Huawei rift not part of U.S.-China trade war: U.S. official
“We need to make sure that people do not think this is part of a trade war [or] trade discussions,” Robert Strayer, the U.S. State Department’s deputy assistant secretary of cyber and international communications and information policy told BNN Bloomberg in an interview Friday.
“This is about our national security.”
The Americans’ ongoing trade discussions with China have run parallel to the country’s hardline stance on Huawei’s involvement in the future rollout of 5G technology in the U.S.
Bills were introduced in both the U.S. House of Representatives and Senate on Tuesday to keep restrictions in place on the Chinese technology giant and ensure that it remains blacklisted from doing business with American companies.
Meanwhile, U.S. senior officials confirmed this week that Treasury Secretary Steven Mnuchin and United States Trade Representative Robert Lighthizer spoke on the phone this week with their Chinese counterparts amid renewed efforts to reach a trade deal between the two countries.
“There are very important issues in those trade discussions, like the improper transfer of intellectual property, joint venture requirements that are going to China. Those are trade issues,” Strayer said.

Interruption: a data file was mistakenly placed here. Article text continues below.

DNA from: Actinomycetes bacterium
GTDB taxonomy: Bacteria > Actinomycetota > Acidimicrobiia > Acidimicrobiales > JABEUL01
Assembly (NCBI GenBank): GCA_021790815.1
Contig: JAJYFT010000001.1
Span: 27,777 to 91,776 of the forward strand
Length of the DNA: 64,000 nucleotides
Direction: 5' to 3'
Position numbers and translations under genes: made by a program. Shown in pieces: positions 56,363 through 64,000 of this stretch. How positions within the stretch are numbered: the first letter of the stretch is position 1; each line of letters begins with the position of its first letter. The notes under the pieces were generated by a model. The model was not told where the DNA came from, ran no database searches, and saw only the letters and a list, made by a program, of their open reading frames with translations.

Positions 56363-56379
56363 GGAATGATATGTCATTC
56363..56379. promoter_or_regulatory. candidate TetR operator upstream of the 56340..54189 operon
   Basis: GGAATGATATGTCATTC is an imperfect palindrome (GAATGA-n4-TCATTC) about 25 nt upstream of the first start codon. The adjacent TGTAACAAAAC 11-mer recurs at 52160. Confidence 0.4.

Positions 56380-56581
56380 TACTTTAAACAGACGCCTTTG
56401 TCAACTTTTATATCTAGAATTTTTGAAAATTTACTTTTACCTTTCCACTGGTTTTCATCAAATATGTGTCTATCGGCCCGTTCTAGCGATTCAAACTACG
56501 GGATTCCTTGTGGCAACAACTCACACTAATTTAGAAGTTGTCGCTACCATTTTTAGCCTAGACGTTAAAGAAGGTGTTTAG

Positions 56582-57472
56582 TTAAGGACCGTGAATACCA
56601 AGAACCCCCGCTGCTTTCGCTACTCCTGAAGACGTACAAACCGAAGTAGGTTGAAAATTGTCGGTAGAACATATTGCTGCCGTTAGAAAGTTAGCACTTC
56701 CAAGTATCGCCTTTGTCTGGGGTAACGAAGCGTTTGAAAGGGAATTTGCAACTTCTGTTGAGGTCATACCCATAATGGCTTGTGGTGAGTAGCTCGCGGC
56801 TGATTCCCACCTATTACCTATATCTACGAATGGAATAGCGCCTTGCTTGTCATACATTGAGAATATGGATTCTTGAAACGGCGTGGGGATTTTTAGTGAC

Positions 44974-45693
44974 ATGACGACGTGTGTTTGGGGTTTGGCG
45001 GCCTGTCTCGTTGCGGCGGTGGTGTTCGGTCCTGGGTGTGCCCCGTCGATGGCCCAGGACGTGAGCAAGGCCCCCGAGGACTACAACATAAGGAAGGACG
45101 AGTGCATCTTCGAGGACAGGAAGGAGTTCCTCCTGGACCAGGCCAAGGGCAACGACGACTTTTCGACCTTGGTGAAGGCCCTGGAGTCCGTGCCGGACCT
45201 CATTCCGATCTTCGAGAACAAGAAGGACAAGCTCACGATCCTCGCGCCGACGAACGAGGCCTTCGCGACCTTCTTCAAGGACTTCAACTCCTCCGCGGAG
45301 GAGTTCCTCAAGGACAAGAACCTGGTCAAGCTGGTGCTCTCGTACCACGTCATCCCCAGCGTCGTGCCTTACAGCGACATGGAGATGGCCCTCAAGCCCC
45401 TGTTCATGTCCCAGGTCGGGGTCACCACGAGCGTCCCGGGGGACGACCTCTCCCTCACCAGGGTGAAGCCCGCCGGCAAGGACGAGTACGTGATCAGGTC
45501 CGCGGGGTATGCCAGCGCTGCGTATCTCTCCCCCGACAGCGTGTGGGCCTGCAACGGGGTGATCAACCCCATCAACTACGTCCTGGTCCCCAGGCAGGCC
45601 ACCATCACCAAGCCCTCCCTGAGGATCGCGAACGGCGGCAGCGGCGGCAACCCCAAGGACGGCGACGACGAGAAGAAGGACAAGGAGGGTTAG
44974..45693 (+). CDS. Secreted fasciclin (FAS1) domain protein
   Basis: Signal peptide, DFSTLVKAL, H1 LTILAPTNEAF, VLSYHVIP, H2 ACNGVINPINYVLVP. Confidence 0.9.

He added it’s the responsibility of government officials like himself to help separate the two issues.
“I think that as we get out there as diplomats and talk to governments around the world, they’re beginning to understand where we’re coming from and why we’re making ourselves so clear with regard to the future of 5G technology.”
As the two world powerhouses hash out a deal, however, Canada remains caught in the middle following the arrest of Huawei chief financial officer Meng Wanzhou in Vancouver in December. China has responded with the detention of two Canadians. Export relations between Canada and China have also been hindered by the latter country’s sanctions on Canadian canola in March and meat products in June.
Still, Canada remains among the countries that has not made a decision on whether or not to allow Huawei equipment in its planned rollout of 5G.
Strayer says that the U.S. must put its own security needs first if and when allies such as Canada or the United Kingdom allow Huawei access to its 5G networks.
“We understand the U.K. and a number of other governments are still in the process of making a decision about how they, in their own sovereign rights, will decide how to protect their nation’s telecommunications equipment,” Strayer said.
“But, we have said that we need to protect our national security and other important information, and will have to reassess how we’re sharing information with other governments if they do use Huawei equipment.”